High-Speed Rail and Cities

When preparing various maps proposing high-speed rail in Germany, I was told that it looks nice but it overfocuses on the largest cities and not about connecting the entirety of the country. I’ve seen such criticism elsewhere, asserting that high-speed rail is a tradeoff in which the thickest connections get fast trains but the long tail suffers, whereas the medium-speed system of Germany or Switzerland or Austria serves everyone. So with that in mind, let’s look at the actual population served by a Germany-wide high-speed rail program.

I made a proposal last year, but then made some additional tweaks, posted as part of a Europe-wide map. The most important tweak: the main east-west trunk line was extended to Dortmund, which trades off some additional tunneling in the Ruhr for both higher frequency on Berlin-Dortmund and fast, frequent Dortmund-Cologne and Dortmund-Düsseldorf service. To my later map I’ll add one proposal: moving the Hanover-Dortmund tracks so that trains can stop in Bielefeld. Otherwise, take the maps as given.

The question is, what population is served by those maps? The answer of course depends on what this exactly means. The sum total of the populations of the cities served – Berlin, Hamburg, Hanover, Dortmund, Würzburg, Erfurt, Mannheim, etc. – is 18.2 million, or 21% of Germany’s population. But is that the full story? This just includes central cities, where people in many nearby suburbs and satellite cities would travel to the rest of the country via the primary city center anyway.

For example, let’s go down this list of German cities. The largest city without a stop on my proposed network is Bonn. But Bonn is very close to Cologne and there are Stadtbahn subways connecting the two cities, in addition to regional rail lines; Bonn also has a shorter-range Stadtbahn to a suburban station at which some high-speed trains on the Cologne-Frankfurt line call. Is it really correct to say Bonn is unserved? Not really. So its population should be added to the 18.3 million.

Going down the list, the same can be said of Wiesbaden (near Frankfurt), Mönchengladbach (Düsseldorf) and likewise many Rhine-Ruhr cities, Halle (near Leipzig and potentially on some slower Berlin-Erfurt trains like today), Potsdam (near Berlin), Ludwigshafen (near Mannheim), and many others. Some cities remain unserved – the largest is Münster, like a few other northwestern cities not really near anything bigger or on any line – but overall this adds another 5.3 million. So we get 23.6 million, around 30% of Germany’s population.

But that list is just cities of 100,000 people or more, and there are smaller suburbs than that. These form counties (“Kreise”), which should be added as well when feasible, e.g. when they lie on S-Bahn systems of large cities or when they are right across from cities with stations, such as Neu-Ulm to Ulm. For example, the Kreise served by the Munich S-Bahn, excluding the city proper, have a total of 1.3 million people, and people in those suburbs would be connecting to the rest of Germany by train at Munich Hauptbahnhof anyway – a lower-intensity, higher-coverage network would do nothing for them.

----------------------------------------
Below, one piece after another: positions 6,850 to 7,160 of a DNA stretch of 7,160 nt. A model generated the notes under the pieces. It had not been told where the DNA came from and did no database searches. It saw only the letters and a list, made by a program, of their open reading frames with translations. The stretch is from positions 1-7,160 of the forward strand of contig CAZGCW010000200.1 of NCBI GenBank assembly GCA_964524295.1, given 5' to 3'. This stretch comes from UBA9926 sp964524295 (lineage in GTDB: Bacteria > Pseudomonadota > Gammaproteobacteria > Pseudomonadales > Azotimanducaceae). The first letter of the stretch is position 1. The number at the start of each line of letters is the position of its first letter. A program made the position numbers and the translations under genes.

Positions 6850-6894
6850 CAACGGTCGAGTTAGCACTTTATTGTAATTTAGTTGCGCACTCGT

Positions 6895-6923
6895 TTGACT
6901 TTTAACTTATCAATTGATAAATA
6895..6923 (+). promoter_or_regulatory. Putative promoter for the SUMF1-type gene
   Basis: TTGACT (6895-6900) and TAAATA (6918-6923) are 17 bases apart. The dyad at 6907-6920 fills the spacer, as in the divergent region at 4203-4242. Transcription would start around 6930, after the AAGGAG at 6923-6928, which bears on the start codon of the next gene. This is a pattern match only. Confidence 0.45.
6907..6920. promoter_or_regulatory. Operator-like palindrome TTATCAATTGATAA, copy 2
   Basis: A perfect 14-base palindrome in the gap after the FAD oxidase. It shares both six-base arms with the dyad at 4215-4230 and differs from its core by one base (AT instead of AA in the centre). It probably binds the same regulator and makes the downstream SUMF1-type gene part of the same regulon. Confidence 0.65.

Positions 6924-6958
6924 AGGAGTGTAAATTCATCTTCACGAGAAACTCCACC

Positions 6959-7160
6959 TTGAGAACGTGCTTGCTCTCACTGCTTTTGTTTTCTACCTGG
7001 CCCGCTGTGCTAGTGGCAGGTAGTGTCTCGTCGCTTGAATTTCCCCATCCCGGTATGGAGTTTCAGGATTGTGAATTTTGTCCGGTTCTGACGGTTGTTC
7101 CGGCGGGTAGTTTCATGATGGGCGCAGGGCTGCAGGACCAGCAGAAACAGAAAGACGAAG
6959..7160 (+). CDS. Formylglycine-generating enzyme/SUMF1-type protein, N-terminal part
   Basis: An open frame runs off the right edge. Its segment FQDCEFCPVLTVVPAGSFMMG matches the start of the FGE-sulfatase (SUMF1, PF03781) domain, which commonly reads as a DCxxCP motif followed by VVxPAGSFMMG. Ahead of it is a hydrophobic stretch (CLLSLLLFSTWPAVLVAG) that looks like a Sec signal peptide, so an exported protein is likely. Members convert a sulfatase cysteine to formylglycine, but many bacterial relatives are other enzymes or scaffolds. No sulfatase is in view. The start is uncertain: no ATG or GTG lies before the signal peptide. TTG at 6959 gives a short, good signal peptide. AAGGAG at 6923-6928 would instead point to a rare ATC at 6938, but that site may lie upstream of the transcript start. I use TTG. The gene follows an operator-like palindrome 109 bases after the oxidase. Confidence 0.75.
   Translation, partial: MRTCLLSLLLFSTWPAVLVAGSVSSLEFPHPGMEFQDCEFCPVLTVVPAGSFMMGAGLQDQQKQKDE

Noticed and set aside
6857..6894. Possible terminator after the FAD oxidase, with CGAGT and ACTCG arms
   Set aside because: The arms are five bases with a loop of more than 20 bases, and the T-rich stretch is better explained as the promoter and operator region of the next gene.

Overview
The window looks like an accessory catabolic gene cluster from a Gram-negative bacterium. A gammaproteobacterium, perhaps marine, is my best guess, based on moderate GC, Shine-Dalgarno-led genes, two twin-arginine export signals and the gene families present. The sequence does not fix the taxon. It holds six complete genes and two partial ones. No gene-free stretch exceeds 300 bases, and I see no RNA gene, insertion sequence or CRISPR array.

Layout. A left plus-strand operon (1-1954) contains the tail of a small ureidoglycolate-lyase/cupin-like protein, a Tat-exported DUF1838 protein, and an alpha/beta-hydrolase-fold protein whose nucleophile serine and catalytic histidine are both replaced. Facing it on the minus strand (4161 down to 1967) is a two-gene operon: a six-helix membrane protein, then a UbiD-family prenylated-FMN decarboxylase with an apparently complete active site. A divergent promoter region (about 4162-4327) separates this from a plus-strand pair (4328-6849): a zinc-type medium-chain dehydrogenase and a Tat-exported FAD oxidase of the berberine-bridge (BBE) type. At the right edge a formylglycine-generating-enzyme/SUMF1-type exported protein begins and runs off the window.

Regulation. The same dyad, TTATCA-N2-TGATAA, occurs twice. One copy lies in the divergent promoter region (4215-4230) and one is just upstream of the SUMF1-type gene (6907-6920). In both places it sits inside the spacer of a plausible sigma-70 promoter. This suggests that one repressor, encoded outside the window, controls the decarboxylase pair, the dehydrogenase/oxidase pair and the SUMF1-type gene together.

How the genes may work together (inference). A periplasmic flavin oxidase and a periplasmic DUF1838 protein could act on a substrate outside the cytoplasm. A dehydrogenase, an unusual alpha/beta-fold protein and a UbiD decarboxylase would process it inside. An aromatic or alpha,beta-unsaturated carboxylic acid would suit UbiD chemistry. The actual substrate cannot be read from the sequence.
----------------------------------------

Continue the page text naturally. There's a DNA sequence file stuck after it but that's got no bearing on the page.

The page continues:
Overall, these suburbs add another 18.7 million people. In Berlin I used this list of suburbs; elsewhere, I went by S-Bahn reach, or in a few cases used an entire region where available (Hanover, Göttingen, Fulda). There are a few quibbles on the margin in the gaps between the Frankfurt and Rhine-Neckar and in places that probably should count but aren’t on any big city S-Bahn like Frankfurt an der Oder, but it doesn’t change the big picture: a dedicated high-speed rail network would serve around half of Germany’s population pretty directly.

Very little of the remaining half would be genuinely bypassed the way Magdeburg and Brunswick were when Germany built the Berlin-Hanover line. Regensburg, for example, is and will remain peripheral under any rail plan, with regional connections to Ingolstadt and Nuremberg; high-speed rail serving those cities is the best way to connect it to destinations beyond Bavaria. Kiel, at the other end of the country, is and will always remain connected to Hamburg by regional rail. Münster, genuinely unserved, is not really bypassed, not with how close it is to Dortmund. And so on.

Such a plan cannot serve the entire country, but it can definitely then serve a majority of it. It mostly serves the largest metropolitan areas, but that’s fine – Germany is an urban country, around 40% of the country lives in metro areas of at least 1 million people (defined again mostly by S-Bahn reach, which is a conservative definition by American MSA or French aire urbaine or Japanese MMA standards) and much of the rest is either in metro areas somewhat below the cutoff or in exurbs served by regional trains but not the S-Bahn.

129 comments

  1. Herbert

    I’m not sure what the benefit of serving Leipzig with the fastest trains rather than Halle is. Yes, Leipzig is the bigger city, but it has a terminus station which adds significantly to any train trip through it and unlike Munich or Berlin or Hamburg, it isn’t a place where most people will leave their train anyway. So going via Leipzig makes a shorter trip for people with the final destination Leipzig in exchange for longer trips for people with final destinations from ca. the midpoint between Halle and Leipzig west and all people who’ll stay in the train through the Leipzig area.